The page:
WASHINGTON– The U.S. aerospace industry has been pushing for years to change the rules that restrict exports of satellites and satellite components, and now legislation for that change has begun to move.

Control over satellite exports could be turned over to the U.S. Commerce Department and taken away from the State Department if Congress approves a provision in the 2010 State Department Authorization Act.

The House Foreign Affairs Committee approved legislation in May that would give the executive branch the right to decide which agency controls satellite exports.

Under a law passed by Congress in 1998, all space systems and technologies – including garden variety commercial communications satellites and parts – were placed on the State Department’s Munitions List, effectively classifying them as weapons for export purposes. State Department export regulations are different and are generally considered more rigorous than export rules administered by the Commerce Department.

“The law controlling weapons exports is heavily focused on foreign policy considerations,” said aerospace expert Joel Johnson of the Teal Group consulting firm, based in Fairfax, Va. “Hence, we often don’t sell stuff to bad people,” even if the items are not militarily significant, he said.

Commerce Department export rules, on the other hand, “are focused on whether possible national security harm can be done by selling a specific commodity to a specific country,” Johnson said.

Aerospace industry officials believe it will be easier to sell satellites and satellite parts abroad under Commerce Department rules. But shifting jurisdiction over satellites from State to Commerce is far from a sure thing yet.

For one thing, Congress has not passed a State Department authorization act since 2002, although it considers one annually, a staffer on the House Foreign Affairs Committee said.

For another, although the legislation was approved by the Foreign Affairs Committee and is likely to be passed by the full House, its fate is uncertain in the Senate, according to aerospace industry officials. And even if it passes, the bill gives the administration the option to shift control over satellite exports to the Commerce Department, but does not require the move.

Nevertheless, after a decade of trying, industry officials say they are optimistic that the law will soon be changed.

“Both the Senate and the House have shown increased awareness of the limitations of the export control system,” said an industry lobbyist who asked not to be identified.

Marion Blakey, president of the Aerospace Industries Association, a lobbying group here, put it more bluntly during a House Foreign Affairs Committee hearing in April: “Current U.S. export policies threaten the U.S. space industry.”

The law transferring satellite export jurisdiction to State was passed amid allegations that China was benefiting militarily from launches of U.S. commercial satellites. Specifically, two U.S. companies whose satellites were lost in Chinese rocket failures were accused of improperly transferring sensitive technology to
China during the course of the ensuing investigations.

“Commercial satellites were lumped in with the rocket-related technology in the legislation that resulted,” Blakey said. “All parts of a commercial satellite, no matter how innocuous, are restricted as Munitions List items.”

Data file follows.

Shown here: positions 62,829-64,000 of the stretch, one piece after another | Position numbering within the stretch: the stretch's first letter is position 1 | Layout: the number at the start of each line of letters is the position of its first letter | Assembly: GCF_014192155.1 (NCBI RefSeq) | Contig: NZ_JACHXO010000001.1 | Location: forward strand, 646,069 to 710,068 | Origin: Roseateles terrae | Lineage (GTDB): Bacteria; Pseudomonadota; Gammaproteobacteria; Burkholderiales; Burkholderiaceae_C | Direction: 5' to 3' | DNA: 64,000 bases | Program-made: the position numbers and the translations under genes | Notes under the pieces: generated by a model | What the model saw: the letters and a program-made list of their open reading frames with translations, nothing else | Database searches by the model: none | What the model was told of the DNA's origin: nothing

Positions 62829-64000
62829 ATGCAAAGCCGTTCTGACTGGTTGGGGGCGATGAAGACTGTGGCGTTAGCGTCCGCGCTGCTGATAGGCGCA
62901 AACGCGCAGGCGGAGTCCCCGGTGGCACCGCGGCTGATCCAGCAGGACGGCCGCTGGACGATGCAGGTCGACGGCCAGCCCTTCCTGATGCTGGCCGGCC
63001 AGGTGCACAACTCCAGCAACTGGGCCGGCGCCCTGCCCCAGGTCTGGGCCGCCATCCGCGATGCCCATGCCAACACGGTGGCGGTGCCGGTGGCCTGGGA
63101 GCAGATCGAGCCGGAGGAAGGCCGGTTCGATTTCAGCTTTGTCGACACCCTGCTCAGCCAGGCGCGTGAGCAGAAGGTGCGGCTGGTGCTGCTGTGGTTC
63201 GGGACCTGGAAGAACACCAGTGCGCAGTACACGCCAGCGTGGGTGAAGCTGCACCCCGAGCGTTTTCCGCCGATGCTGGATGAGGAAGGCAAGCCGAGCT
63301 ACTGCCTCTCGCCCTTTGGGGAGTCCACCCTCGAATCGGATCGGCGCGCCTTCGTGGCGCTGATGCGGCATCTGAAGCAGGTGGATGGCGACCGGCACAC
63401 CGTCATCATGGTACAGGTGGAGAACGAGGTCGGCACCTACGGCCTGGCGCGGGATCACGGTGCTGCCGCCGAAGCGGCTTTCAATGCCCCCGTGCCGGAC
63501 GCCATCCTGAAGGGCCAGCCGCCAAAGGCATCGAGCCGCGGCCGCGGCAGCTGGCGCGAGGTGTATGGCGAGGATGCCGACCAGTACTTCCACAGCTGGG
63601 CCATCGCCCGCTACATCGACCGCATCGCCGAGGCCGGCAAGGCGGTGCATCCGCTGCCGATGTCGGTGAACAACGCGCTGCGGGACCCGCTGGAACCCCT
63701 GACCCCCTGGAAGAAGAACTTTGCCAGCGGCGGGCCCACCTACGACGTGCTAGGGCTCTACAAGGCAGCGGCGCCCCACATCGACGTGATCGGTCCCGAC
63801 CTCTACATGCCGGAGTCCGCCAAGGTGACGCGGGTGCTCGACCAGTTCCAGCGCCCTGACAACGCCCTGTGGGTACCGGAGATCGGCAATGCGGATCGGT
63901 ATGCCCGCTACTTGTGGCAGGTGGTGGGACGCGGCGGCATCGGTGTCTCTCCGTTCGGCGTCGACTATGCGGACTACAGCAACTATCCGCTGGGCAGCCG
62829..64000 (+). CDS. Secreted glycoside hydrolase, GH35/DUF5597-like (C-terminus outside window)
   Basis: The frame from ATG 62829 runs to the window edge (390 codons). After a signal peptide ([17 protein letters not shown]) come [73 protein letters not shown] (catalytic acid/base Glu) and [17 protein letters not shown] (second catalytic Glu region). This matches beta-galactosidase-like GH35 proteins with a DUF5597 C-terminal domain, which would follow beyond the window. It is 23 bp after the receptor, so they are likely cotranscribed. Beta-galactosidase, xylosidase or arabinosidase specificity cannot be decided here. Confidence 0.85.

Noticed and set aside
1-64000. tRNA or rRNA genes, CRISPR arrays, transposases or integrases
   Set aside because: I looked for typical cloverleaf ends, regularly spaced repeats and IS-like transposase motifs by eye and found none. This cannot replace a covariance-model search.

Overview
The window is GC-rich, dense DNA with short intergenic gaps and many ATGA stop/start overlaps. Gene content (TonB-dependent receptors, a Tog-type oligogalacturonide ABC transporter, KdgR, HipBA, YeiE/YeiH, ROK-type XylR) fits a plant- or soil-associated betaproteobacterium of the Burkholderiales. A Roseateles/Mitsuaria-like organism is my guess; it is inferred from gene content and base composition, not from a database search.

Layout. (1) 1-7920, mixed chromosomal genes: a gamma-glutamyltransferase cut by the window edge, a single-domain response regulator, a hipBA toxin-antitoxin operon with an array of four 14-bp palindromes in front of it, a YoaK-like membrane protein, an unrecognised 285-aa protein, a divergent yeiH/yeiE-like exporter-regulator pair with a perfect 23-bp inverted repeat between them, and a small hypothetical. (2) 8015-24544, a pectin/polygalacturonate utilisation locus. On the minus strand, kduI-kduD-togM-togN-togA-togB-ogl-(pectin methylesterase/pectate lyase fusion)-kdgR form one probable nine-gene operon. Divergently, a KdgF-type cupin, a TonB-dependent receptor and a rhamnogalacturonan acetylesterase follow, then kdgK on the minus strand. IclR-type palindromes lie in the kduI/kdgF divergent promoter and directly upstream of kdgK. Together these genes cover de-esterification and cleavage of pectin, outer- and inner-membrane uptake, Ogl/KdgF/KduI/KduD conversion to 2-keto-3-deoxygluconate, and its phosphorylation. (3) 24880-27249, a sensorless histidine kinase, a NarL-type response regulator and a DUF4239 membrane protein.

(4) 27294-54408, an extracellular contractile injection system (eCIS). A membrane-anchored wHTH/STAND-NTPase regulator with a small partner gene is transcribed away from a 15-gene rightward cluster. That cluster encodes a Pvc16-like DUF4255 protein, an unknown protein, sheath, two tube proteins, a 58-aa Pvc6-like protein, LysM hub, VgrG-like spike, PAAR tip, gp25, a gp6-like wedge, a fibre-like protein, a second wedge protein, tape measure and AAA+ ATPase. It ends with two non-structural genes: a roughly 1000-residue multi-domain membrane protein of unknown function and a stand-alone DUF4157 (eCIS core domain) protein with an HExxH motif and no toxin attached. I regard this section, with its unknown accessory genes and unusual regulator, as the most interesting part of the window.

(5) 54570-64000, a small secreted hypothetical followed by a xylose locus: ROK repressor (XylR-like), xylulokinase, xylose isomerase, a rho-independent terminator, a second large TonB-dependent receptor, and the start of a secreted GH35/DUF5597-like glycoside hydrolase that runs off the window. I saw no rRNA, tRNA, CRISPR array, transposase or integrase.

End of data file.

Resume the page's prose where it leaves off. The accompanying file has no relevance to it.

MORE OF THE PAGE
That has proved disastrous for the U.S. satellite industry, Blakey said. “U.S. firms accounted for 73 percent of the world market for commercial satellites in 1998, the year before” the export restrictions went into effect. “By 2000, the U.S. market share dropped to 27 percent. The market is now increasingly dominated by France, Russia and the European Union,” and India is moving in, she said.

The United States “is the only country that classifies commercial communications satellites as a munition,” Blakey told the House committee.

It is questionable whether a decade of tight export controls over U.S.-made satellites and satellite components has kept such technology out of the hands of foreign rivals.

“The technology that we’re talking about is now widely available in Europe and elsewhere where it’s not controlled,” said Nancy Fischer, an international trade lawyer based in

Continuing to restrict U.S. satellite exports “at this point is hurting our companies because [foreign satellite makers] are designing out U.S. components from their satellites,” she said. Any satellite containing U.S.-made components is subject to U.S. technology export restrictions. These restrictions effectively bar U.S. hardware from launching on Chinese rockets, for example.

Johnson suggested that the damage has already been done. “This is a perfect example of nailing the barn door shut long after the European horse is wandering about the pasture,” he said.

“A variety of nations are increasingly developing their own commercial satellite technologies that are good enough to compete with U.S. products,” Blakey added.

But changing the law would offer “at least a hope that U.S. companies would be allowed to compete,” Fischer said. And it might stop the practice of designing out U.S.-made satellite components, she said.

“We used to have such a commanding share of the marketplace,” said the lobbyist. “Now a lot of companies face competitors that didn’t exist before.

“But we still make the best products. A lot of foreign companies would buy U.S. products” if they made more available by removing State Department restrictions, he said.

Peter B. de Selding was the Paris bureau chief for SpaceNews.